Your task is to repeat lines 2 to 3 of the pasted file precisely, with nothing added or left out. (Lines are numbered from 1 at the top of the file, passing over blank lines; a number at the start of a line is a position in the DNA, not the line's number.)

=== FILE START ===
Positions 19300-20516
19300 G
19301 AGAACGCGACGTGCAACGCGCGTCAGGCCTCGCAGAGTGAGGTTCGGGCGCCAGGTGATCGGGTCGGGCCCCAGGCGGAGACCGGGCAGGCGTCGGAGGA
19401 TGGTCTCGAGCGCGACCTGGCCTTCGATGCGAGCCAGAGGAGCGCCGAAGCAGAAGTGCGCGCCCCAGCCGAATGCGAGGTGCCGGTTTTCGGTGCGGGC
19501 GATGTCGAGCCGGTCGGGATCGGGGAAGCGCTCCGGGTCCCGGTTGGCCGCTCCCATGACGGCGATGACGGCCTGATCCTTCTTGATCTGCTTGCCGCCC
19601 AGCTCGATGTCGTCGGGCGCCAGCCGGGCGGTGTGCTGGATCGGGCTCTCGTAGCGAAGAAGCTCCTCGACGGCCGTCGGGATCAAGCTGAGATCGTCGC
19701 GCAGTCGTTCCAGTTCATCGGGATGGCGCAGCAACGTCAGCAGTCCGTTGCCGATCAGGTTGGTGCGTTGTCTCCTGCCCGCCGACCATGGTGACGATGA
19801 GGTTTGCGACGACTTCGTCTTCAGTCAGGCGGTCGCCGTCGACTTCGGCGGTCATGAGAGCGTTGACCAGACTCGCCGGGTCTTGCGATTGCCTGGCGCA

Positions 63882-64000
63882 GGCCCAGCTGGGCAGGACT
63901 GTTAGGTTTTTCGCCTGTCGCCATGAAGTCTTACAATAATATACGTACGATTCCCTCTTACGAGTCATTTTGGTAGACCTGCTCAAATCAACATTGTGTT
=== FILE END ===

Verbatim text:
19300 G
19301 AGAACGCGACGTGCAACGCGCGTCAGGCCTCGCAGAGTGAGGTTCGGGCGCCAGGTGATCGGGTCGGGCCCCAGGCGGAGACCGGGCAGGCGTCGGAGGA